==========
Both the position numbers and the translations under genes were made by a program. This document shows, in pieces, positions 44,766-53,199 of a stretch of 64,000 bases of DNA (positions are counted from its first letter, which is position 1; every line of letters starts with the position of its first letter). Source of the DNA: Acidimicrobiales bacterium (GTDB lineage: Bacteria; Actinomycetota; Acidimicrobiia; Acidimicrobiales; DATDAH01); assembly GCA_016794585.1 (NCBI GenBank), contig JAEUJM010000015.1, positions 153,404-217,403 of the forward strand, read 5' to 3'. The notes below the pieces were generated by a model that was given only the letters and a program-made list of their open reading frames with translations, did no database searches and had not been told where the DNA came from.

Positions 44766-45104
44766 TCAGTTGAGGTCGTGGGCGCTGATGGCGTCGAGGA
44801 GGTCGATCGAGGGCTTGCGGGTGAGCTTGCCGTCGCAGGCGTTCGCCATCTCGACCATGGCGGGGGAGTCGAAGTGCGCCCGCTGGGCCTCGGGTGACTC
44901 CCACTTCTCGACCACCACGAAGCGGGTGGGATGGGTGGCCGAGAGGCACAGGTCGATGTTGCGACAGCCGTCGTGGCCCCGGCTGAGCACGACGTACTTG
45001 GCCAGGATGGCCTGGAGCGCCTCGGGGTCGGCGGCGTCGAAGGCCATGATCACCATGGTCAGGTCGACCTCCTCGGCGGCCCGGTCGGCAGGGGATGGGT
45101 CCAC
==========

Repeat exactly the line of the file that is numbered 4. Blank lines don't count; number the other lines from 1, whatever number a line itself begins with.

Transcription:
44801 GGTCGATCGAGGGCTTGCGGGTGAGCTTGCCGTCGCAGGCGTTCGCCATCTCGACCATGGCGGGGGAGTCGAAGTGCGCCCGCTGGGCCTCGGGTGACTC